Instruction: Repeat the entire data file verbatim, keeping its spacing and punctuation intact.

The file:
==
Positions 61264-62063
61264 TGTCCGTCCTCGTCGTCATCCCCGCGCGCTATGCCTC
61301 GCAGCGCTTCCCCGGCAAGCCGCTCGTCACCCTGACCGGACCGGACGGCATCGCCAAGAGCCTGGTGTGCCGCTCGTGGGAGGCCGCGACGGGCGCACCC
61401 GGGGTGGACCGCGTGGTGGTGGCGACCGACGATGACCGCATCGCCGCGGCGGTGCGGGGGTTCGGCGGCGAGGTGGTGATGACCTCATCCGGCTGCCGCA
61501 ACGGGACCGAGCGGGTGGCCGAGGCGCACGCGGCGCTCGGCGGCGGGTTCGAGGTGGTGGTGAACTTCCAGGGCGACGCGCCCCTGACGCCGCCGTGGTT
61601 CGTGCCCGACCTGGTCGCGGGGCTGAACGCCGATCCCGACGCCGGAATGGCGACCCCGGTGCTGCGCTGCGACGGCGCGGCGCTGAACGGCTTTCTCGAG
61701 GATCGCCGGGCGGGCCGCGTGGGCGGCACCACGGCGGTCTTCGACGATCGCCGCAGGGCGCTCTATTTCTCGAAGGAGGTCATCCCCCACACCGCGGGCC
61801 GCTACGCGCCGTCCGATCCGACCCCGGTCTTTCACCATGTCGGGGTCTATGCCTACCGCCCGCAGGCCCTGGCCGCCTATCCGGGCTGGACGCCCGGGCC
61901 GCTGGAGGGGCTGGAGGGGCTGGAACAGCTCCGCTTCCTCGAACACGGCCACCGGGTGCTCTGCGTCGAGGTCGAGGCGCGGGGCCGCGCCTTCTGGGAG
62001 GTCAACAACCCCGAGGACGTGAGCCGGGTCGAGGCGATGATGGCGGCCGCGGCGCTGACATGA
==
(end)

Positions 61264-62063
61264 TGTCCGTCCTCGTCGTCATCCCCGCGCGCTATGCCTC
61301 GCAGCGCTTCCCCGGCAAGCCGCTCGTCACCCTGACCGGACCGGACGGCATCGCCAAGAGCCTGGTGTGCCGCTCGTGGGAGGCCGCGACGGGCGCACCC
61401 GGGGTGGACCGCGTGGTGGTGGCGACCGACGATGACCGCATCGCCGCGGCGGTGCGGGGGTTCGGCGGCGAGGTGGTGATGACCTCATCCGGCTGCCGCA
61501 ACGGGACCGAGCGGGTGGCCGAGGCGCACGCGGCGCTCGGCGGCGGGTTCGAGGTGGTGGTGAACTTCCAGGGCGACGCGCCCCTGACGCCGCCGTGGTT
61601 CGTGCCCGACCTGGTCGCGGGGCTGAACGCCGATCCCGACGCCGGAATGGCGACCCCGGTGCTGCGCTGCGACGGCGCGGCGCTGAACGGCTTTCTCGAG
61701 GATCGCCGGGCGGGCCGCGTGGGCGGCACCACGGCGGTCTTCGACGATCGCCGCAGGGCGCTCTATTTCTCGAAGGAGGTCATCCCCCACACCGCGGGCC
61801 GCTACGCGCCGTCCGATCCGACCCCGGTCTTTCACCATGTCGGGGTCTATGCCTACCGCCCGCAGGCCCTGGCCGCCTATCCGGGCTGGACGCCCGGGCC
61901 GCTGGAGGGGCTGGAGGGGCTGGAACAGCTCCGCTTCCTCGAACACGGCCACCGGGTGCTCTGCGTCGAGGTCGAGGCGCGGGGCCGCGCCTTCTGGGAG
62001 GTCAACAACCCCGAGGACGTGAGCCGGGTCGAGGCGATGATGGCGGCCGCGGCGCTGACATGA